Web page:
How did the Romans live in Aquis Querquennis?

It looks like a vintage movie set, but it is not: the Aquis Querquennis camp is one of the best preserved Roman military establishments. It is located in the municipality of Bande, on the banks of the Limia River, and today it sits by the dammed water of the As Conchas dam, which means that part of the establishment is flooded during some months of the year.

The camp is structured with all the military genius of the Romans, who managed to control during centuries the European continent and a good part of Asia and Africa for good reason. We are referring to an enclosure of rectangular shape and two and a half hectares in size, perfectly divided by streets so that each estate within the imperial army knew what to expect. Some 500 soldiers must have lived there. The excavations clearly differentiate the area occupied by the barracks of the legionaries (strigium), each with space for approximately eighty soldiers. Similar in design in each case, they revolve around a central courtyard and have areas of different sizes for commanders and plain troops.

Aquis Querquennis also had a main barracks and a hospital where the wounded and sick among the troops were healed, in the crude way of the time. In order to survive inside, the Romans stored large quantities of grain in two hórreos, and to maintain essential hygiene they built baths to clean themselves. One can also appreciate the circular plan of other basic, day-to-day buildings: the ovens for baking bread, staple  imperial army nourishment. The plan is completed with the channels to collect sewage waters..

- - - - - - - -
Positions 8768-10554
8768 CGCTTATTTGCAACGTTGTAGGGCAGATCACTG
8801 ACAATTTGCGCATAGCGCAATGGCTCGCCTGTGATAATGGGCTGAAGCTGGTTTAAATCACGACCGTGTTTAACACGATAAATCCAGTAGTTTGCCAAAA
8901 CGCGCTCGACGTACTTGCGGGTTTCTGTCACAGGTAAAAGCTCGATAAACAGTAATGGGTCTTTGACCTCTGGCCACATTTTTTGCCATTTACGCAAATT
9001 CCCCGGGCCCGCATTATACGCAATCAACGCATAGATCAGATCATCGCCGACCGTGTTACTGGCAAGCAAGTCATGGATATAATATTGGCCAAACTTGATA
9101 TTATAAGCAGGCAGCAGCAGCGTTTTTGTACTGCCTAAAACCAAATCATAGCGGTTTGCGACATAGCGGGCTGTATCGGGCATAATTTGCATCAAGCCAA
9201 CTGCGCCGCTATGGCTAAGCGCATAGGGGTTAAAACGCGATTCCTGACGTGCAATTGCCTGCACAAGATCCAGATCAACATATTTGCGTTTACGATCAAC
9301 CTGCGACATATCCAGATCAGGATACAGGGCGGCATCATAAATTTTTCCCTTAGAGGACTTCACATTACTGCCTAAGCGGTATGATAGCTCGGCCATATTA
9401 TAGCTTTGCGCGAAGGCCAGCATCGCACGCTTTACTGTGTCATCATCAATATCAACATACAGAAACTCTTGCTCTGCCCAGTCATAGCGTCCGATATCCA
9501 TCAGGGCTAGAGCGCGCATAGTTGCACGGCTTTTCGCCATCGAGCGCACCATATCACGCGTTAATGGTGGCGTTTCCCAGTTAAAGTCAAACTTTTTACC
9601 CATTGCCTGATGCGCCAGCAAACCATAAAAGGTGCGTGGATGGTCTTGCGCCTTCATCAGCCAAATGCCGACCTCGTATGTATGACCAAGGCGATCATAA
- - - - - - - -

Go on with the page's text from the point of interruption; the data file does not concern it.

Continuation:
The ensemble was surrounded by a thick wall with entrances on each side, doors that, now rebuilt, evidence the importance of the area. It was none too common for the Empire to build this type of permanent installations, which showcases how important it must have been to protect the river and the Via Nova, which connected Bracara Augusta (Braga, in Portugal) and Asturica Augusta ( Astorga, in León). The amount of legionaries Aquis Querquennis could house speaks to the difficulties they must have had controlling a rugged terrain full of mountains and most likely with some locals not too open to Roman rule. The camp was built in the first century of the Christian era, Vespasian being the emperor, and was abandoned half a century later. According to archaeologists, the Legionary Cohort III of the VII Legion then relocated from Gallaecia to Dacia, in Romania, leaving the facility empty.

To better understand how legionaries lived in Aquis Querquennis, the site has a modern interpretation centre nearby. This installation houses a permanent collection which explains in detail what the Romanization in Galicia was like, including the famous episode occurred in this very same Limia river, known by the Romans as the “river of oblivion”. According to legend, its commander, Decimus Junius Brutus, had to cross the stream first and then call  the soldiers one by one to show them that crossing the Limia did not mean losing one’s memories forever.

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